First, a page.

Welcome to a part two of an ongoing series of freaky, funky, cool, and occasionally downright weird cover songs! A great cover can not only put a smile on our faces by delivering a familiar song in a new light, but also show another side of the performer's personality.
First off, we have a SMOLDERINGLY sexy take on the late-period Beatles track "Get Back" presented in a style that only Tina Turner can lay out. The band plays it pretty straight compared to the Beatles original, emphasizing the soulfulness of the original cut. for all his unspeakable nastiness, Ike was one hell of a guitarist and I'm relatively certain that's him taking the guitar breaks.It took Oakland, CA's Pointer Sisters (June, Bonnie and Anita) quite a few years to hit their commercial peak, which hit in the late '70's and continued through the 80's. The sisters' earlier sides on Atlantic and Blue Thumb deliver some SERIOUS heat, as the sisters harmonies are gorgeous, and the assembled backing band kicks some serious ass. On this track, the sisters update the Willie Dixon vis KoKo Taylor classic and give it a superbad, funky 70's take that feels SO RIGHT. Not as majestic, frightening and mysterious as KoKo's original, but damn good nonetheless. Ketty Lester is best known for 1962 hit "Love Letters In The Sand" which shows off her slick voice on a slick L.A production. By the end of the '60's after several unsuccesful records, ketty was one step away from leaving the music business to concentrate on an acting career. Her final single (released 1969, before a brief return to recording in '84) was this killer update of Joe Tex's "Show Me" (aka one of the greatest records ever made). While the musical arrangement is a tad slower but still swingin' (ala Tex' original), Ketty's smooth but soulful vocal adds a groovy, sassy and super sexy edge. I'll leave you with a weird one. The What Four were an all female garage rock group, and are best known for their punky track "I'm Gonna Destroy That Boy". By the time of this '68 release, the young ladies seemingly took a cue from the dramatic and HEAVY soul reworkings as made de rigeur by The Vanilla Fudge. Slowing the tempo down to a crawl and adding some weird time shifts actually WORKS here, and makes for a cool listen and a bizarre study into how music was changing rapidly between the dance oriented years of mid-60's rock n roll into the "rock' of the late 60's which was far more appropriate for stoned musings and free form writhing.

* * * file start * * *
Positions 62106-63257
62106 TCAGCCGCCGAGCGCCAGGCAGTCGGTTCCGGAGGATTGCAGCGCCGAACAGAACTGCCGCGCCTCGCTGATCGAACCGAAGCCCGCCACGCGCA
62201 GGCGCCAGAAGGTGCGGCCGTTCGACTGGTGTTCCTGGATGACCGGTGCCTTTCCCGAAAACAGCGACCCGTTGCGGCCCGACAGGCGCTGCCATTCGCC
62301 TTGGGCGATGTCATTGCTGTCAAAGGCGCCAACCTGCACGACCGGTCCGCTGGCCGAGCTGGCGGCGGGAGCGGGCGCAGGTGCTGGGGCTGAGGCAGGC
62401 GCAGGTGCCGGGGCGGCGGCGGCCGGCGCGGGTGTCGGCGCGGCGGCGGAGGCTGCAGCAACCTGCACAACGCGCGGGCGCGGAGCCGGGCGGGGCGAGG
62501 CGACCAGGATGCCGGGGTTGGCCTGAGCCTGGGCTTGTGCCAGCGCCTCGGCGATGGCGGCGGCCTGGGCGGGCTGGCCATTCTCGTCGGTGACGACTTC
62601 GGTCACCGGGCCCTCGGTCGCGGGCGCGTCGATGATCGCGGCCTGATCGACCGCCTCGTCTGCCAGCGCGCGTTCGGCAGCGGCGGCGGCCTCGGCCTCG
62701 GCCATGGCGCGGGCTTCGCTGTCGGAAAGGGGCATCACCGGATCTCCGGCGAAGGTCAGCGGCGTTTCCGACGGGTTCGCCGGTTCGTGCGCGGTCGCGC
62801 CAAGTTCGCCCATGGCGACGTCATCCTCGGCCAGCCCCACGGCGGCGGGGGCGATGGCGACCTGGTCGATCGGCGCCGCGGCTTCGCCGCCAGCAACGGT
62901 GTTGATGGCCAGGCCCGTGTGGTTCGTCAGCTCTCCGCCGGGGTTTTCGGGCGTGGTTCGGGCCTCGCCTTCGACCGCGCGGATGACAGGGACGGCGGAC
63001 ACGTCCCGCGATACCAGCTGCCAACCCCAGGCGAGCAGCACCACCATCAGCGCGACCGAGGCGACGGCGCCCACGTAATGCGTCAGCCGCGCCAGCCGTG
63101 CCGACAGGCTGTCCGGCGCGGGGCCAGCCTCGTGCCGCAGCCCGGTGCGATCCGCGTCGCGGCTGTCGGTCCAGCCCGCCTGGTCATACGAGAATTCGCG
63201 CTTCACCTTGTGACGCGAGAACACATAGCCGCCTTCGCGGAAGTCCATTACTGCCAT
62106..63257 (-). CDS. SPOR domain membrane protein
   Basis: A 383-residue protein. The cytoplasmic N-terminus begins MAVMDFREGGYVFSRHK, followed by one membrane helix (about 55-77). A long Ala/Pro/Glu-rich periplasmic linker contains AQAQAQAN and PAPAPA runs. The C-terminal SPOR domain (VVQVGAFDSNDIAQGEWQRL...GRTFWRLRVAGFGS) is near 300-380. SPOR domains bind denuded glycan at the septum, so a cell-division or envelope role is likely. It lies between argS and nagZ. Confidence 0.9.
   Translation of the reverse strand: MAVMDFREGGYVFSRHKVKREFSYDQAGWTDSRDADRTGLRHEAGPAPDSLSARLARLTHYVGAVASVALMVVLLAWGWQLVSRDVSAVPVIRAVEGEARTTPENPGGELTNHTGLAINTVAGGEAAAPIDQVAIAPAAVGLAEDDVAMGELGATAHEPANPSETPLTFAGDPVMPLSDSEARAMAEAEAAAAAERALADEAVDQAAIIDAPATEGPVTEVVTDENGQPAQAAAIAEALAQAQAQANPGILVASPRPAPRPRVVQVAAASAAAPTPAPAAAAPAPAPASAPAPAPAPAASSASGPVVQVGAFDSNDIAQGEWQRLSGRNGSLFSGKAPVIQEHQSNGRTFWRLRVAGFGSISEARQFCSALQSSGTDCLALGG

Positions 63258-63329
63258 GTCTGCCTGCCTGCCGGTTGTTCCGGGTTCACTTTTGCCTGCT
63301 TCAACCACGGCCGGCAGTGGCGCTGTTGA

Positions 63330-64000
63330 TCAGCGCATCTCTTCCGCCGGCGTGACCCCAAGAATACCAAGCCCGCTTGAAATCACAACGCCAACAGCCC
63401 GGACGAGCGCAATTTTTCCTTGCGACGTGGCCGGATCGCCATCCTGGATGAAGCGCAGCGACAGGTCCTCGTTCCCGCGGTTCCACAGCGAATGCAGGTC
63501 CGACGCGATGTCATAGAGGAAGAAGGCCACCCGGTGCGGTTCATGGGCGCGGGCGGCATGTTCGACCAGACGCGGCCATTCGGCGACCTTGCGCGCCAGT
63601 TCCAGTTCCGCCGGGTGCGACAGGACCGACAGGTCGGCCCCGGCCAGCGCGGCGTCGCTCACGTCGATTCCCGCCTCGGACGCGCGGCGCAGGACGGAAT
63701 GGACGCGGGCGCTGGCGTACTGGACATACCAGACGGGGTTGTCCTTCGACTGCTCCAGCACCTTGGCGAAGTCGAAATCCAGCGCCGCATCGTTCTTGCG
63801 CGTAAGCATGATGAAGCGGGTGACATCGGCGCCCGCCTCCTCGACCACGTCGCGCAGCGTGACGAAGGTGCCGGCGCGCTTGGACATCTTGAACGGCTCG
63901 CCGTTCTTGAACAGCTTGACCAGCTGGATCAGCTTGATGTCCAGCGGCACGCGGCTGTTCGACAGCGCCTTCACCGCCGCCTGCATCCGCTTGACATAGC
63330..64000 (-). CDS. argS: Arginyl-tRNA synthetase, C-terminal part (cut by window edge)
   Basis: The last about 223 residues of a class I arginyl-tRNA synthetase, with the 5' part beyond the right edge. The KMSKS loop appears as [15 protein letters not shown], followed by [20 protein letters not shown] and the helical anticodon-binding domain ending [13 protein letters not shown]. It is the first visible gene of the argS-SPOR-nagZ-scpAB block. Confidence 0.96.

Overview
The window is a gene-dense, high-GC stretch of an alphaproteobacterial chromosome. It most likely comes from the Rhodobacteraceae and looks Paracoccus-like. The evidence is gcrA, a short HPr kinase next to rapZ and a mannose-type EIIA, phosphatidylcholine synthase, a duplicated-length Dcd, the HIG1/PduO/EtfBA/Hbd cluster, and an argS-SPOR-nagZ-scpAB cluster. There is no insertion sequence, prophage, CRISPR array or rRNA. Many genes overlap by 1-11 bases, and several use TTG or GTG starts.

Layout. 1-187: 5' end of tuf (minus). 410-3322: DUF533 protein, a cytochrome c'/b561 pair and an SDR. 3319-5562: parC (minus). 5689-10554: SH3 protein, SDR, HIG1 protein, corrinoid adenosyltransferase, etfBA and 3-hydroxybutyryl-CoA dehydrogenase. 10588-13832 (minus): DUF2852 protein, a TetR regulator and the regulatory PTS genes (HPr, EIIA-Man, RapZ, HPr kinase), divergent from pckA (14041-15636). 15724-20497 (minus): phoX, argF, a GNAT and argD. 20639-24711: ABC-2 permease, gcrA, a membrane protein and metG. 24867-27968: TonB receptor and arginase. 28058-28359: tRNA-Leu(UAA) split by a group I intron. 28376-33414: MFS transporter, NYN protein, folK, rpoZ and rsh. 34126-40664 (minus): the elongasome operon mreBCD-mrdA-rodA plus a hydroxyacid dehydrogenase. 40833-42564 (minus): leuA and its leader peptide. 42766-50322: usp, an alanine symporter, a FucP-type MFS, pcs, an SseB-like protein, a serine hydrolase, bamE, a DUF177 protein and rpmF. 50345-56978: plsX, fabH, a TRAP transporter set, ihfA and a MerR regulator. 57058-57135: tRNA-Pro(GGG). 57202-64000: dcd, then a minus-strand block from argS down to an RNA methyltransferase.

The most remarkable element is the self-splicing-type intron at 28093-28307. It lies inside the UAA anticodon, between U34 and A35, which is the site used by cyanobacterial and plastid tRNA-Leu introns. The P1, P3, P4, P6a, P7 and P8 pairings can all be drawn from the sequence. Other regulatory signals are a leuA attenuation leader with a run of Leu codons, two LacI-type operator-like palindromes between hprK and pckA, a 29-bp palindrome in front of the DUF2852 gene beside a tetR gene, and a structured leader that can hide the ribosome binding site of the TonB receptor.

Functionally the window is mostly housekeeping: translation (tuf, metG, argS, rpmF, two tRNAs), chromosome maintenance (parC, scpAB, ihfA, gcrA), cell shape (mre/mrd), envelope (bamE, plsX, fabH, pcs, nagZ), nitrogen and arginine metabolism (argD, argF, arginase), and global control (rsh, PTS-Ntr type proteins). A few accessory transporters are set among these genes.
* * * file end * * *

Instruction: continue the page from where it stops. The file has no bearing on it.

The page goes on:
until next time!